The term "oil spill" typically evokes images of crude oil pouring out of an oil tanker in the sea due to an accident, but it can be used to refer to any type of oil release. Ocean oil spills are among the most commonly depicted and catastrophic forms, though they can also occur on land. Accidents frequently cause spills as oil is released from a container or pipeline due to damage or mechanical failure. There are also oil spills that occur as a result of dumping, often on land, which then runs off into water; natural seepage of oil can also be damaging to the environment.
Many people are familiar with tanker accidents, since they are highly publicized, and they release large volumes of oil into the ocean. Only a small percentage of global oil spills are related to tanker accidents due to explosions, hull failure, or running aground, however. These spills tend to be very harmful because of the sheer volume of oil released at once, and they pose a serious threat to marine animals and seabirds. Such disasters frequently bring attention to issues with safe oil handling, which can lead to reforms in petroleum regulation.
Oil spills in the water can also be caused by natural seepage. As tectonic plates shift, oil can be released from reserves trapped deep beneath the ocean floor. Natural seepage is sometimes accelerated through human activity such as drilling. Offshore drilling routinely creates low level spills, and can sometimes cause a "blowout," a failure in the drilling system that leads to a massive release of petroleum.
Most engines, such as those used in automobiles, run on petroleum-based fuel and lubricants. These substances are slowly released during operation, accumulating on roads or in the ground, where they can poison the surrounding soil. After it rains, these pollutants can end up in local wells and reservoirs, streams and rivers, and ultimately in the ocean. Such oil spills are not as visually dramatic as those from a marine accident, but can do serious damage both to land and coastal areas.
The improper disposal of used motor oil can worsen runoff and pollution. Dumping used oil in a drain is illegal in many places because drains often run directly to nearby rivers, lakes, or other bodies of water, and eventually into the sea. These waterways can quickly become polluted, killing fish and other wildlife.
The extraction and storage of oil can also create seepage and spills. On land, storage tanks and pipes may be damaged by natural disasters such as hurricanes, earthquakes, or tornadoes, or simple wear caused by time. The damage can result in leaks of different sizes. Such oil spills can be especially disastrous if a pipeline is damaged, often due to structural failure or excessive pressure, because of the high volume of oil these lines can release.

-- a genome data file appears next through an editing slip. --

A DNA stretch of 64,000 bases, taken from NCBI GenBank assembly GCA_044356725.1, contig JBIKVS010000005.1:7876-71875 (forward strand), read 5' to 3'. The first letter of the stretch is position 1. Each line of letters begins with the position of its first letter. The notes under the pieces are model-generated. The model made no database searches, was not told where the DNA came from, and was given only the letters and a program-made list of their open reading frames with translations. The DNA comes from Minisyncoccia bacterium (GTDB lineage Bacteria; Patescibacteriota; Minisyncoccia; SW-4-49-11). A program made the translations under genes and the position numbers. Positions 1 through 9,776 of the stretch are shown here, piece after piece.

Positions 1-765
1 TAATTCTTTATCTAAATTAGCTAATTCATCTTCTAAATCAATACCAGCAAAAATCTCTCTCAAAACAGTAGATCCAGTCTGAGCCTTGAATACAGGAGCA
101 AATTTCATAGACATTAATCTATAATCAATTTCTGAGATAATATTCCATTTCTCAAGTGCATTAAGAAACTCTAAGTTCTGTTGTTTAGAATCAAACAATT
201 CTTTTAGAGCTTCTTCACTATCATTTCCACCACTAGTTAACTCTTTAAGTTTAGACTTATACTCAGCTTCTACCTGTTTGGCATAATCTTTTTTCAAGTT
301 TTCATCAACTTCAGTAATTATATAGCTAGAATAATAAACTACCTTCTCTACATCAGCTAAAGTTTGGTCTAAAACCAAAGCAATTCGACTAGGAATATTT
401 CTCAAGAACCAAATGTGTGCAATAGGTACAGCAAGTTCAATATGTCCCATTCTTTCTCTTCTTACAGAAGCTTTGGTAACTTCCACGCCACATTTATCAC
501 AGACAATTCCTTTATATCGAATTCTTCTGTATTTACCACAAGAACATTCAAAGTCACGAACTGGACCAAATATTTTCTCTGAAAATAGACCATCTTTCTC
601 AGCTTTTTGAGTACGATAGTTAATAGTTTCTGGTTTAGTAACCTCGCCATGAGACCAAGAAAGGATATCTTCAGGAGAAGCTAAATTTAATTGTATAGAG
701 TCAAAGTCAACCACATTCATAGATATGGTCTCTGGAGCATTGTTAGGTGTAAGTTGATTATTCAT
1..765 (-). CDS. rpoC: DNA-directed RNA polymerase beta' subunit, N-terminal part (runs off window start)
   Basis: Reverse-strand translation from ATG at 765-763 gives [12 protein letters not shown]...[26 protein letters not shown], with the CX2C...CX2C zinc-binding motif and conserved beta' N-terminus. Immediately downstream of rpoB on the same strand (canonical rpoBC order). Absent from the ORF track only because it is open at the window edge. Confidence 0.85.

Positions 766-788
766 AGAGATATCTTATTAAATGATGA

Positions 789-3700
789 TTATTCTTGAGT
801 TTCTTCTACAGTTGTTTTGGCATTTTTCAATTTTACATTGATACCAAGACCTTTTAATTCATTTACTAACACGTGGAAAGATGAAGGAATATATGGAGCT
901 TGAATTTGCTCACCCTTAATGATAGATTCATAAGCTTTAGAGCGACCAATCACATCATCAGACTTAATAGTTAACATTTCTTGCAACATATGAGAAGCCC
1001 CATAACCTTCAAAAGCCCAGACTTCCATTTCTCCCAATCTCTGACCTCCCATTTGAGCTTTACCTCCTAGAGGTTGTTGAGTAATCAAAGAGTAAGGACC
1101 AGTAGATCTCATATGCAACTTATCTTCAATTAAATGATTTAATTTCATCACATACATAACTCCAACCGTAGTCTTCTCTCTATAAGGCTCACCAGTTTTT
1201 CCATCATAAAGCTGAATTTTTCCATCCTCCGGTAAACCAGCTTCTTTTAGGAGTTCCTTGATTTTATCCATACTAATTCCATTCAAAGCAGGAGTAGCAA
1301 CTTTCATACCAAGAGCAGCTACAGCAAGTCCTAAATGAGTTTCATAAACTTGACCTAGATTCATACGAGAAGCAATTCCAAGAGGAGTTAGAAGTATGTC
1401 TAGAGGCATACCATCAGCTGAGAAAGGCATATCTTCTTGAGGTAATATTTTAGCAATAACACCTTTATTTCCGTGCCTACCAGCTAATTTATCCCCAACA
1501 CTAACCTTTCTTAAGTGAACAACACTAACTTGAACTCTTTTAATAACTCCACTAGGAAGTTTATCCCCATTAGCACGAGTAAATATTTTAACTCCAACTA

Types of Oil
Although no oil spill is good, the type of oil that spills can affect the severity of the problem and the methods used to clean it up. Very light oils, like gasoline and jet fuel, are highly toxic and can have an immediate impact on the area surrounding the spill. They are also extremely difficult to clean up; although these fuels will evaporate, anything that's still liquid must be recovered as quickly as possible and contaminated soil must be removed. Water that is contaminated must be specially treated to make it usable.
Light oils — diesel fuel, fuel oil, and light crude, for example — are not as volatile or toxic as very light oils, although they still pose a serious contamination risk. Some portion will evaporate, and it tends to pool on top of any contaminated water. Medium oils, which includes most crude oils, undergo less evaporation, which means there is more to clean up. This type of oil can cause serious harm to any organisms exposed to it. Heavy fuel oils don't evaporate much at all, and can be extremely difficult to clean up after a spill.
The petroleum industry undertakes many measures to reduce the likelihood of oil spills. Proactive technology includes blowout preventers, which cut off the pump pressure in case of an accident, and increased hull strength on oil tankers. These measures help to protect both the environment and the oil companies themselves, which often lose a great deal of profit and public image in the event of a spill.
When a spill does occur, however, efforts to clean up the oil — no matter the type — can be difficult and exhausting. The oil is often physically gathered and removed from an area using skimmers and vacuums, and wildlife is cleaned and moved when possible. Dispersants may be added to polluted water to break up the oil. There are even forms of microorganisms that break down and help remove oil in a region, which can help clean up in a way that does not cause further harm to the area.
Such reactive measures are imperfect, however, and these spills can still cause tremendous harm to both plants and animals. In some locations, entire populations of some species — including fish, marine mammals, and birds — have been killed. The reproductive systems of many animals can also be damaged by oil, making it that much more difficult for populations to recover. Oil is extremely difficult to clean up completely, and often takes many years to disperse naturally. Spills often make areas of water or land dangerous for people as well, and can wash up on shores, leaving an ugly, sticky mess.